Six years ago, I sat in a computer lab at my rural high school in southwestern Ontario for a mandatory course that the majority of my grade considered mind-numbingly dull: Civics and Careers. This one-credit program instructed 10th graders on ethics, resume-writing, and surviving the post-2008 labour market. Our assignment that day was to research a prospective field of study that would shape a larger project—a 10-year plan describing our dream job, lifestyle, and income in detail. Our respective plans, we were told, would be an important resource for us to refer to during course selections, as our eligibility for certain post-secondary programs depended on selecting the appropriate high school courses in our junior and senior years.
Six years later, I’m past the halfway mark of the 10-year plan I’ve long forgotten, and I fail to recall the dream job and lifestyle I once envisioned. I have, however, over the last year, crafted a number of satisfying responses to the two questions that I’m most frequently asked regarding my impending graduation: “So, what are you going to do with that degree? What’s your plan?”
These questions often come from a place of curiosity—and perhaps even a place of concern. Whatever the intention, both reflect the socially-acceptable and mechanical process undergraduates are expected to follow: Work hard, earn a degree, and secure a successful—synonymous with well-paying—job in a relevant field that, with a university education, should be easy to find.
While this may not sound like an unreasonable expectation, it fails to account for the fact that the post-secondary student experience has changed radically over the last 50 years. Undergraduates today are living in a different world than that of their parents or their grandparents. Long-gone are the days when an undergraduate degree was a ticket to a dream job, a glorious pay cheque, and a prestigious reputation among one’s colleagues. Nowadays, post-grad options for arts students seem to fall anywhere along the spectrum from attending law school to settling for barista work.
This may be due to the ever-growing gap that separates the expectations of soon-to-be grads from the realities of the labour market. A 2013 report from the CIBC World Market stressed the drawbacks of pursuing arts and humanities degrees, citing a much lower return on investment for soft degrees in comparison to specialized ones. These low-return fields—which in 2013 accounted for 45 per cent of all university graduates—make up the largest share of university students. Students in humanities and arts degrees are expected to earn around $30,000 per year—less than half of the median income.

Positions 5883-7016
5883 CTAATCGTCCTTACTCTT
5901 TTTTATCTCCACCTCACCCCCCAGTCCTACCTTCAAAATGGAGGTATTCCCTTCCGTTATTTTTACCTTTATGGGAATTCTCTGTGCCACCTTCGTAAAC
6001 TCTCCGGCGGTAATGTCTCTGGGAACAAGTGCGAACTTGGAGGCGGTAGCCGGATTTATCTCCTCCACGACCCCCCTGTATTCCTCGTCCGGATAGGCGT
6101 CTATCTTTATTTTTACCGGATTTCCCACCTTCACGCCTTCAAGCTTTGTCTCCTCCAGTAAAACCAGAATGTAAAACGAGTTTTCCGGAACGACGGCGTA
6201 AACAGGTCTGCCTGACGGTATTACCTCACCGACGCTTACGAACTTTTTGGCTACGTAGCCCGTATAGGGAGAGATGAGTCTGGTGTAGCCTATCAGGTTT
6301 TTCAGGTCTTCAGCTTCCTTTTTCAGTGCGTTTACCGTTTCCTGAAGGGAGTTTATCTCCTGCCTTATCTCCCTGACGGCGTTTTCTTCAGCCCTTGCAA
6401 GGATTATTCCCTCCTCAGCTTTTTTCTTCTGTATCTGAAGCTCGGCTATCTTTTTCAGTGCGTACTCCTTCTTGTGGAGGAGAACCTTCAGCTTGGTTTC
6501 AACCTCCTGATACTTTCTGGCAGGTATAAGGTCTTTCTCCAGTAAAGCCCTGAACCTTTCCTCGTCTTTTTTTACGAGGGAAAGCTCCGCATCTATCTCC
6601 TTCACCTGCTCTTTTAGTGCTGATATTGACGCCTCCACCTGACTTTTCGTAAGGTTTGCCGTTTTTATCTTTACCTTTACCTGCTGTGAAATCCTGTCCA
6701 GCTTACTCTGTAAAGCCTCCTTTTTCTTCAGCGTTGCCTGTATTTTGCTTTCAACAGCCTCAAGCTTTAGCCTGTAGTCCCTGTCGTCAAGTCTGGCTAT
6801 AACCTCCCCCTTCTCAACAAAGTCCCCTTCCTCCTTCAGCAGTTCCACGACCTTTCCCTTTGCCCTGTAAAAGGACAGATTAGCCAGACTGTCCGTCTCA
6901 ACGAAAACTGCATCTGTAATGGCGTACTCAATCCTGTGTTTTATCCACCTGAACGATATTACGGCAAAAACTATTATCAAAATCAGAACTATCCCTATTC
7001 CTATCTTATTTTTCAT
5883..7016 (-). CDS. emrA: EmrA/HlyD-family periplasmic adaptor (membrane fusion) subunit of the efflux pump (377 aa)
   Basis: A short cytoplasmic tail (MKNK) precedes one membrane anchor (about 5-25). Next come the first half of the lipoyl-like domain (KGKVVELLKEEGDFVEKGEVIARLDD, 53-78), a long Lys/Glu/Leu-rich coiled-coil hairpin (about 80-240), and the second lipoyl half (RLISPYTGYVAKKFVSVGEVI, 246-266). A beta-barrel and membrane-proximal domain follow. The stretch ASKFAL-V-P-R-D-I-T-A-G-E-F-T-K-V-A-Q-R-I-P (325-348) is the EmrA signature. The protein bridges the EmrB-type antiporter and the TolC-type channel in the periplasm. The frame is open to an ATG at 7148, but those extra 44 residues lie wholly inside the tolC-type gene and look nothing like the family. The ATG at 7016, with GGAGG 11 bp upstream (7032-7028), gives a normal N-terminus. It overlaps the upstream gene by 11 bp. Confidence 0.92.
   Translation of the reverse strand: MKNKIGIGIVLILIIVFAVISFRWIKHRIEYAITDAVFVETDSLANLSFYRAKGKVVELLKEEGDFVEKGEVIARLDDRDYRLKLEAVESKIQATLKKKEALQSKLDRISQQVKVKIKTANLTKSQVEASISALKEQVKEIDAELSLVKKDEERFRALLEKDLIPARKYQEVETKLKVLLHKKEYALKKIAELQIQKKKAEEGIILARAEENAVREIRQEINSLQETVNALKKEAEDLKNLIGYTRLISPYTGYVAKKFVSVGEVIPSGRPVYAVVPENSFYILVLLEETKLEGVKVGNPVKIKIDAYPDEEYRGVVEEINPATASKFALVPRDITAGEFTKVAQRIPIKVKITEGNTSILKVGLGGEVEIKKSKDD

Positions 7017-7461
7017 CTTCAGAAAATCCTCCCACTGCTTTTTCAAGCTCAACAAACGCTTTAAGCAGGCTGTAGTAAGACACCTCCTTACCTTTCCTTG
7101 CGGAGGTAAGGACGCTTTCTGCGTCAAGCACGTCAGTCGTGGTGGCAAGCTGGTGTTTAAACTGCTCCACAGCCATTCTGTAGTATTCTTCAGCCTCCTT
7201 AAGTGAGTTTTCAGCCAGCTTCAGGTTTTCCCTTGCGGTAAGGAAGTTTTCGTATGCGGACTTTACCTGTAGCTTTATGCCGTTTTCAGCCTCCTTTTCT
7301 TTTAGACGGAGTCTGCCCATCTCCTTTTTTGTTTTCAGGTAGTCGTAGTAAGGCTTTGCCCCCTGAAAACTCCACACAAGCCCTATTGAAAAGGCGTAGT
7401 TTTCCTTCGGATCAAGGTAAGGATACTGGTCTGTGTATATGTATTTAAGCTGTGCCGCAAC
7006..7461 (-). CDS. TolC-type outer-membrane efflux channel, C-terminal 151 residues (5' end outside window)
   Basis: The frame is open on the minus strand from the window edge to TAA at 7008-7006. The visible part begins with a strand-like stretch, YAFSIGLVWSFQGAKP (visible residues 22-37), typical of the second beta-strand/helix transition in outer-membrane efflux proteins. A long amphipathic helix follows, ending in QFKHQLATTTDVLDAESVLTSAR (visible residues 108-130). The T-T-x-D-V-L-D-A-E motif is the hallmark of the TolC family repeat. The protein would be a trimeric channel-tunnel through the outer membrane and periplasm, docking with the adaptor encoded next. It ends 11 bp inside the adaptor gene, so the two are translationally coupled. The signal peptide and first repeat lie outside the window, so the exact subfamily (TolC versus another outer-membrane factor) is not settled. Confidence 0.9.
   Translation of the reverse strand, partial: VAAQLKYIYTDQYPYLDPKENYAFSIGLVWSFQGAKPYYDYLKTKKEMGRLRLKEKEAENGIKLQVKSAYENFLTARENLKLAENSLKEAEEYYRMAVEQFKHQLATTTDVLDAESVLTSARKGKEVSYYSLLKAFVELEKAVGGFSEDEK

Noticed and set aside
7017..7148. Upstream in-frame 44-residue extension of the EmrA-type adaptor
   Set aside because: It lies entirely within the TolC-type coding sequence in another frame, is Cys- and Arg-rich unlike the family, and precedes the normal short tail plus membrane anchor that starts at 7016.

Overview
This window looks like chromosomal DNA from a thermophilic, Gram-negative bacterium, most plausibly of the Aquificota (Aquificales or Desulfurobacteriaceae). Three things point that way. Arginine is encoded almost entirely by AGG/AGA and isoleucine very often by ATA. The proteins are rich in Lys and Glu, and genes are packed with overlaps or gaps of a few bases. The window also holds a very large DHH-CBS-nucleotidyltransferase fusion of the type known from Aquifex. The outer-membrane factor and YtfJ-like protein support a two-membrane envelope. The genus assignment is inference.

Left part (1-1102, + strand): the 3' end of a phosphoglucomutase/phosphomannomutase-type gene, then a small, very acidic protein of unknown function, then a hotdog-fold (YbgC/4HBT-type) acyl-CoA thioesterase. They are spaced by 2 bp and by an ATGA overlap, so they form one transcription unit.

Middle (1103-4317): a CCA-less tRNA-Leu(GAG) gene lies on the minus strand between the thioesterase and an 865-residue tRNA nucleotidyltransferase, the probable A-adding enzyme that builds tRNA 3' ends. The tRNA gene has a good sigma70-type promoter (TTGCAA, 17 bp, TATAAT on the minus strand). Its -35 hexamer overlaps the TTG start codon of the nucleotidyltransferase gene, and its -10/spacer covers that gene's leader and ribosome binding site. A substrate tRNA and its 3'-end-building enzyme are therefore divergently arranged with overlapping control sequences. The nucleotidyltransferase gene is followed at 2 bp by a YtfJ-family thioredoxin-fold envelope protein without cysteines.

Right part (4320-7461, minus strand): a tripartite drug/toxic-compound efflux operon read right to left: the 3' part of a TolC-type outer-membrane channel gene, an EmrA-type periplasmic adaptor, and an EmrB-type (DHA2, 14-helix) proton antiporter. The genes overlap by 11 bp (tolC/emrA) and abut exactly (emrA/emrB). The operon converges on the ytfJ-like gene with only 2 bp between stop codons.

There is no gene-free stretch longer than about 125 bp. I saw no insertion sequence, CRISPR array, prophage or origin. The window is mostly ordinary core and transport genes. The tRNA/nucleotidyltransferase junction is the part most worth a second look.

But, it’s not just arts students who should be worried. Even the engineers aren’t guaranteed a full return on the value of their degree: A 2015 report from the Ontario Society of Professional Engineers (OSPE) showed that 33 per cent of engineering graduates in Ontario are underemployed, meaning that they’re working jobs that don’t require an engineering degree. The OSPE suggested that universities may be at fault. Post-secondary institutions are under-preparing their graduates and neglecting the job-related skills so critical to securing employment in today’s labour market, such as the hands-on experience gained through internships or experiential learning initiatives.
Regardless of the type of degree, these are the realities facing most, if not all, undergraduates: Dismal job prospects, preceded by inadequate preparation by the institution. Unfortunately, there’s still a certain level of perfection expected among university students—not only throughout the course of their degrees, in the form of extracurricular commitments, internships, and a high GPA, but in their post-graduate plans as well. If a student’s success isn’t defined by their acceptance to graduate school, it’s defined by their ability to secure employment opportunities, the primary value of which often lies in the associated dollar sign. Any deviation from the idealized undergraduate path—whether it means taking a year off, working a lower-end job, or enrolling in a college program—is viewed as a failure.
Ultimately, the job opportunities associated with the degrees we’ve worked tirelessly to earn are no longer guaranteed. The changing labour market doesn’t value bachelor’s degrees to the extent that it used to. This change has been accompanied by a spike in competition between students, and the failure of universities to prepare us for the new jobs landscape after graduation. University students need to think creatively about new ways to use their degrees, and shouldn’t be bound by a model that was built for the student experience of the 1960s.